B-17G-35-BO 42-32076, now registered OY-DFA was bought by the Danish Army Air Corps in April 1948 to be used for aerial photography assignments on Greenland for the Danish Geodetic Institute (DGI). The plane was rebuilt with 3 cameras in the nose - one for vertical shots and two to oblique recordings - plus space for a photographer behind a pivoting glass covered nose. An additional 1,400-liter fuel tank was installed in the bomb bay, and finally the plane got the registration 67-672 and was named “Store Bjørn” (“Big Dipper, or Ursus Major”).
Here she is back in military colors:
In 1949 it flew a navigation tour to Sweden and Norway, went to Greenland and Canada to examine the route and alternate aerodromes. After returning the plane had an overhaul, and from July to September it was stationed on Greenland, where it flew a total of 108 hours of aerial photography for GI. When the Navy vessel “Alken” disappeared on Greenland, “Store Bjørn” assisted in the search from 23 October - 12. November and flew 48 hours total as a SAR aircraft. 1950 was a busy year, from July to the end of September it flew a total of 137 hours of aerial photography. Moreover, on the 14th-17th September it flew again as a SAR aircraft for 25 hours in search of Loftleiðirr’s missing DC-4 “Geysir”.
Here she is in action over Greenland:
The Danish Geodetic Institute (DGI) did aerial photography and surveying on Greenland using “Store Bjørn”. In 1950 low-level vertical aerial photography was carried out in the region around Mestersvig, with the main purpose of constructing detailed topographic maps in connection with lead-zinc prospecting. Oblique aerial photography was also carried out over much of the region between latitudes 69°–81°N in the years 1950 and 1952.
After the Royal Danish Air Force was established in 1951 “Store Bjørn?” was assigned to 721 Squadron at Air Base Værløse. It flew a rescue flight to Greenland to evacuate a seriously injured man. During the summer photo flight on Greenland, June to September the weather was not co-operating and only 56 hours of aerial photography was flown. In 1952 54 hours of photo flight was done again on Greenland. When the great flood disaster in Holland happened in 1953 “Store Bjørn?” flew blankets, boots and rubber boats from Heathrow to Valkenburg. During the 1953 summer Greenland flight, from June to September it flew a total of 101 hours of aerial photography for DGI and on the first October of 1954, the plane was officially decommissioned.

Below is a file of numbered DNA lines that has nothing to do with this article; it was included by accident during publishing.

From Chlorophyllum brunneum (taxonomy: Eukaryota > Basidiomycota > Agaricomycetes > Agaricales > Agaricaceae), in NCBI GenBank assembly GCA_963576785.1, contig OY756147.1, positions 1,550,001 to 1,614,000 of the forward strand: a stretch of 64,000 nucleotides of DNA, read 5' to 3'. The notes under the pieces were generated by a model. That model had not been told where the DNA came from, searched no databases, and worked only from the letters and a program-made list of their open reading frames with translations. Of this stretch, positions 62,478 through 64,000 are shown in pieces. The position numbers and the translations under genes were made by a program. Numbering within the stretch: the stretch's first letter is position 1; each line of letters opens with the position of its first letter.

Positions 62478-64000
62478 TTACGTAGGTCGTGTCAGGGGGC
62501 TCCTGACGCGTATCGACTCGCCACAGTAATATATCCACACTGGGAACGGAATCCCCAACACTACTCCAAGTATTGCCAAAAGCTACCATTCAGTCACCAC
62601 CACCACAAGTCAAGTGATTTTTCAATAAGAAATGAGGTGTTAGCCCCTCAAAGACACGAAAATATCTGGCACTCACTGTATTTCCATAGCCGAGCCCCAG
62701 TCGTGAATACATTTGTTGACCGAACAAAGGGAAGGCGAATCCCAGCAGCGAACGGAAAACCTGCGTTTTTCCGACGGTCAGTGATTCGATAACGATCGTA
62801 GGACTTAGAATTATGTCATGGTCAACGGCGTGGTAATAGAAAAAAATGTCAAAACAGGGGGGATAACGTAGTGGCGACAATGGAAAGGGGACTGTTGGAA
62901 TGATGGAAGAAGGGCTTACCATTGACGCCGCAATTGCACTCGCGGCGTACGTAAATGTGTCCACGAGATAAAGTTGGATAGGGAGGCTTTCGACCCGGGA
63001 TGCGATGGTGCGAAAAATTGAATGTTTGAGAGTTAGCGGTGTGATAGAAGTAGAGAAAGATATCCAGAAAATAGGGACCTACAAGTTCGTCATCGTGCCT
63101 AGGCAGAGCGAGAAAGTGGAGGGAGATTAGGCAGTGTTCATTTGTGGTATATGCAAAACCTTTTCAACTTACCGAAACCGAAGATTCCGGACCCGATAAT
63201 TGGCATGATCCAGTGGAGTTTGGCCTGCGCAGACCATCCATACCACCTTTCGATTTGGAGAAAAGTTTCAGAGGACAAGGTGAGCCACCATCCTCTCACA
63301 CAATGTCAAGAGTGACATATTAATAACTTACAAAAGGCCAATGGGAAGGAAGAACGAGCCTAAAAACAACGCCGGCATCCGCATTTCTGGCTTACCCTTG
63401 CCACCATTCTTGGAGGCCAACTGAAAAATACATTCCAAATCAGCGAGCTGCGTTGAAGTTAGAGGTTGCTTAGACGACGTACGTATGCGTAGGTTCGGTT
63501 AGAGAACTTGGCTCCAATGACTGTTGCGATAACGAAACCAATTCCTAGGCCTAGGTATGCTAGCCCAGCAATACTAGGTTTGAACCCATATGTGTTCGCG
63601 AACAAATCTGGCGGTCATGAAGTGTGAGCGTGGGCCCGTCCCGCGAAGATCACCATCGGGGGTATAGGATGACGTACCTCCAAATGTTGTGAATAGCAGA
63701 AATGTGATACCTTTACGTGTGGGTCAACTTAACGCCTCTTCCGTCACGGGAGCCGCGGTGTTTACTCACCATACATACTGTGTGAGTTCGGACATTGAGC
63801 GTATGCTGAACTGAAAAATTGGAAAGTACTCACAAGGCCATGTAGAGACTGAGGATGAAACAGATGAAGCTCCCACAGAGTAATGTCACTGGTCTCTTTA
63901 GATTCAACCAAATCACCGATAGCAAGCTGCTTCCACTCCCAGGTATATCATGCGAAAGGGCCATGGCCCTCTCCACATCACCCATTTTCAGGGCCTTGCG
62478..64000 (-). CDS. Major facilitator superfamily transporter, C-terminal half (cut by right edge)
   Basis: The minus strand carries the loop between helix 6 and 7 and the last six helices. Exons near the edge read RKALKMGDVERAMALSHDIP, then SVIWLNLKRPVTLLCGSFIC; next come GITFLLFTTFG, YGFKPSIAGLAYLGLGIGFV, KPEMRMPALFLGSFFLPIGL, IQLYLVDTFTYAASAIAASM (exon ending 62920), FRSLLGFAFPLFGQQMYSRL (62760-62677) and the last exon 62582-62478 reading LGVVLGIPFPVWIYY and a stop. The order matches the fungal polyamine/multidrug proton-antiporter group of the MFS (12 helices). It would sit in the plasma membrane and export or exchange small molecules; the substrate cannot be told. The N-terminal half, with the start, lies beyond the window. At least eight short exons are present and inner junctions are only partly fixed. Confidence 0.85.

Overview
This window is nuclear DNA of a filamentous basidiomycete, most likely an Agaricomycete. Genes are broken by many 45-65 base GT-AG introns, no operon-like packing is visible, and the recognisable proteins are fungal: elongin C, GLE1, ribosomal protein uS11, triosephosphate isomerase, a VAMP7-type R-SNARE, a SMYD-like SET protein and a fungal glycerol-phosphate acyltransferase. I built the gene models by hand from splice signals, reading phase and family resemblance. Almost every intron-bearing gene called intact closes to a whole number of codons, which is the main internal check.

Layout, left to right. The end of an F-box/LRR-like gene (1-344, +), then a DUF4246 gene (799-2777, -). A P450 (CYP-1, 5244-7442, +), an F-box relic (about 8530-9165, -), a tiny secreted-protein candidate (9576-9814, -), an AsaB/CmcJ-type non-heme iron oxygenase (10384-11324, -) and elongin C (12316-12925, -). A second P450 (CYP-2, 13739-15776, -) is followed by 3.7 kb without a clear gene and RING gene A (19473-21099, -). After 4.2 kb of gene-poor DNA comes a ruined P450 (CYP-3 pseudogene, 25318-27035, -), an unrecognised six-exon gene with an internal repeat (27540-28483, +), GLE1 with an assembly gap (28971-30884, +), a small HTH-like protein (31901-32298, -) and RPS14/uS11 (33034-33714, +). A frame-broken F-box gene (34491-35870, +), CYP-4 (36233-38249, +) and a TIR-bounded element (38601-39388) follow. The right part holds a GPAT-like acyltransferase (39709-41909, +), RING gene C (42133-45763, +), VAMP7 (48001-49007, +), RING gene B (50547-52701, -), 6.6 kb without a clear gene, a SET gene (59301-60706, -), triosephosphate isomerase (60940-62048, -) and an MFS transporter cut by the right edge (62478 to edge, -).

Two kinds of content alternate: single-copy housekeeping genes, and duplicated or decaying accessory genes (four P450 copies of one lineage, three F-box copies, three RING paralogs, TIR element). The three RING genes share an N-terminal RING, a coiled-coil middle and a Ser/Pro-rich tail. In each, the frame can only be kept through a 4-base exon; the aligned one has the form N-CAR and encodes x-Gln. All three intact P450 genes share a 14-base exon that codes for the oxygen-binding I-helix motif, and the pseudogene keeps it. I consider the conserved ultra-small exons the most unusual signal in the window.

Here is what I painted:
The plane was in storage for two years and was then sold to the Institut Geographique National, a French aerial mapping company based in Creil outside Paris, and it was flown there by a Danish crew on 5 april 1955. After the sale to IGN, 42-32076 was again modified so that it would corresponded to the rest of IGN’s 12 B-17's, with the installation of 2 cameras in the belly for Aerial Photography Survey. IGN put the aircraft into service in January 1956 with registration F-BGSH and used it for its worldwide aerial photography program until 15 July 1961, when the aircraft was damaged in a collision and was stored in a corner of the airfield in Creil with a total flight time 3364 hours. Here, the plane was slowly cannibalized to keep the other IGN B-17's flying.
Here she is back in civilian clothes:
and after the accident, slowly being cannibalized:
and here is what I painted:
In 1968, the ancestry of F-BGSH was discovered by the Australina aviation historian Steve Birdsall, who notified the USAF museum, that this was a combat veteran that had flown operational missions, in contrast to most other surviving B-17's. Following negotiations, the B-17 was donated to the US by the French Government. Interestingly, its Swedish heritage attracted interest from Sweden as well, but nothing came of this. The aircraft was disassembled at Creil and trucked to Frankfurt and flown to the US in 1972, where it arrived, packed in 27 crates.
Here she is, being swallowed by a C-5 Galaxy:
No plans or funds for restoration were present at the time, but in 1977, Mike Leiston, a technician at Dover AFB contacted the museum about the possibility of restoring one of the museum's aircraft by volunteers at Dover AFB. With the project approved, 42-32076 was transported to Dover, with the aim of restoring it to a stock wartime B-17G.
Upon arrival, Paul McDuffee, who had flown her for 13 missions, was present, and the reunion was clearly an emotional one as he commented "I've just got to go over and kiss her", which he did.
Here she is, undergoing restoration at Dover AFB:
The restoration continued to 1988,and after some 60.000 ma hours, "Shoo shoo shoo baby" took to the skies again for the first time on 11 september.
Here she is back in the air:
On 14 october 1988, she flew for the last time, to the USAF museum near Dayton, Ohio, where she can still be seen.
Here she is in the USAF museum:
Even the nose art was recreated by the original artist, Tony Starcer, although she looks a bit different from 1944. I tried to replicate this in my paints too. The main difference however with her wartime looks is the fact that she currently sports an olive drab camouflage paint, which was necessary due to all the metal work needed to bring her back to a stock B-17G condition.
and finally, here is what I painted:
So there you have it, the amazing story of one B-17 combat veteran that survived to the present day.
The paints are nearly finished, a bit more patience please.